Wow. That was quite an explosion of questions from readers. I’m a bit overwhelmed. That’s already enough questions to fill a week of reporting and I’ve only got the rest of the afternoon.
Let’s make a deal. I’ll get answered what ever I can today, keep working on the other questions that take longer than a day to answer, and then report back the next time I host. (Perhaps I can get Scott Lewis to schedule me again sometime soon if this remains popular.)
So I’m going to deal with the question from reader HBR first and in a following post deal with some budget and affordable housing questions. Here’s HBR:
RE: SEC settlement. IF the council is voting to settle for the City, what presents the conflict? Is there information on the individuals that causes their conflict? This is unclear to me.
That’s a good question. Read this story for a little background on the concerns about the council’s potential conflict of interest.
First: it’s not decided that the five council members do actually have a conflict. There’s just talk that they may or could have a conflict. So that makes it a bit murkier.
But remember, there are two sides to this investigation. One is an investigation into the city as entity. The second is into individual conduct.
This is the way I understand it: the SEC settlement on the table deals with the city as an entity; it does not deal with individual city staff members or elected officials. The individuals will be dealt with at SEC discretion at a later date. But the settlement on the table could in some way impact what happens in the future to individuals. And it could also be politically painful to certain council members if the language of the settlement speaks broadly – but badly – of the actions of “city officials.”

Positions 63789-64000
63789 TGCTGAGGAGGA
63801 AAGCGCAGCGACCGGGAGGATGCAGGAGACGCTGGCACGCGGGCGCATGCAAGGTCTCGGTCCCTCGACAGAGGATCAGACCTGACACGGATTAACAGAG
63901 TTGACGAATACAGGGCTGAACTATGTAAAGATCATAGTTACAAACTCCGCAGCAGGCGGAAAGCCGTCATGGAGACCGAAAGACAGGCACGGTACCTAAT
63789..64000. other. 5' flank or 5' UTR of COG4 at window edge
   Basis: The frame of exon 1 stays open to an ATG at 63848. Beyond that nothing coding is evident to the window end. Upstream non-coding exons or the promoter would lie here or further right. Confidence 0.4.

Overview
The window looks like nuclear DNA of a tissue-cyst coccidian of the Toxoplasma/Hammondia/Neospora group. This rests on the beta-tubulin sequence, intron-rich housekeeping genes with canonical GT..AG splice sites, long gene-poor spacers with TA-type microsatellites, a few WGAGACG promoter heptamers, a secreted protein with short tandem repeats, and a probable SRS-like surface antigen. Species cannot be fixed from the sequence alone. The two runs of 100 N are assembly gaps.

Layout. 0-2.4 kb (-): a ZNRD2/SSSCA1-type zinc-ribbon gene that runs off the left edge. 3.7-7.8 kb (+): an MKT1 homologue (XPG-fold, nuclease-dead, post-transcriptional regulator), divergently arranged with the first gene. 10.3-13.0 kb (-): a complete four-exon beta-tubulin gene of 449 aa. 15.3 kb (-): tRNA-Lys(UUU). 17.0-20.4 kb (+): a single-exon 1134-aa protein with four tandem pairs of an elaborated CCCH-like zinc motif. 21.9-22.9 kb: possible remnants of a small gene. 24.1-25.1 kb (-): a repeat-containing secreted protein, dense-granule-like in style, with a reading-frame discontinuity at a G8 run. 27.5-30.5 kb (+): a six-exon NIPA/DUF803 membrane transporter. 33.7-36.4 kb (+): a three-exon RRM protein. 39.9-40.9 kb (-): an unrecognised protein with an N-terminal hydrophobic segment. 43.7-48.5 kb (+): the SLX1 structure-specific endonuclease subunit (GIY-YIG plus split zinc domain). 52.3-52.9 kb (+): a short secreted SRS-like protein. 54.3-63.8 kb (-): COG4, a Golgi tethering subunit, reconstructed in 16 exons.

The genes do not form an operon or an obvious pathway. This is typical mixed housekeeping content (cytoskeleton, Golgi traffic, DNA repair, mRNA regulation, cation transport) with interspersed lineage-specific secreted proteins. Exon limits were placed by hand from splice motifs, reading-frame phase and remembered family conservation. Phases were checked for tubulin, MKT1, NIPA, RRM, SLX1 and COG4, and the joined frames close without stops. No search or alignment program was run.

Remember, the settlement talks weren’t always split between the city and the City Council. There was a time when their fates were tied together. Last December we broke the news about a September 2004 vote taken in closed session in which the City Council sought an SEC settlement “for best deal possible, with caveat that City Council be included in deal with City and not be left to deal with separately.”
That basically means: don’t leave us out to dry.
It’s a key distinction because it wrapped the city’s fate in with that of the City Council. City Attorney Mike Aguirre severed that connection last fall, arguing that the city could put the investigation behind it quicker if it was dealt with as an entity, independent from the investigation of the city staffers and elected officials who took part in the 2002 and 2003 disclosure problems now under scrutiny.
So the City Council – absent Toni Atkins and Donna Frye – already made it clear years ago that they wanted to make sure they were tied to whatever settlement came from the SEC.
Now, the settlement on the table reportedly has only broad statements about individuals, referring to them only as “city officials.” That could still be damaging to any council member who took part in these decisions and wants to seek another elected office. And then, after that, there are the individual sanctions that could follow.
I hope this helps. I’ll be back with some budget answers and something on affordable housing as quickly as I can.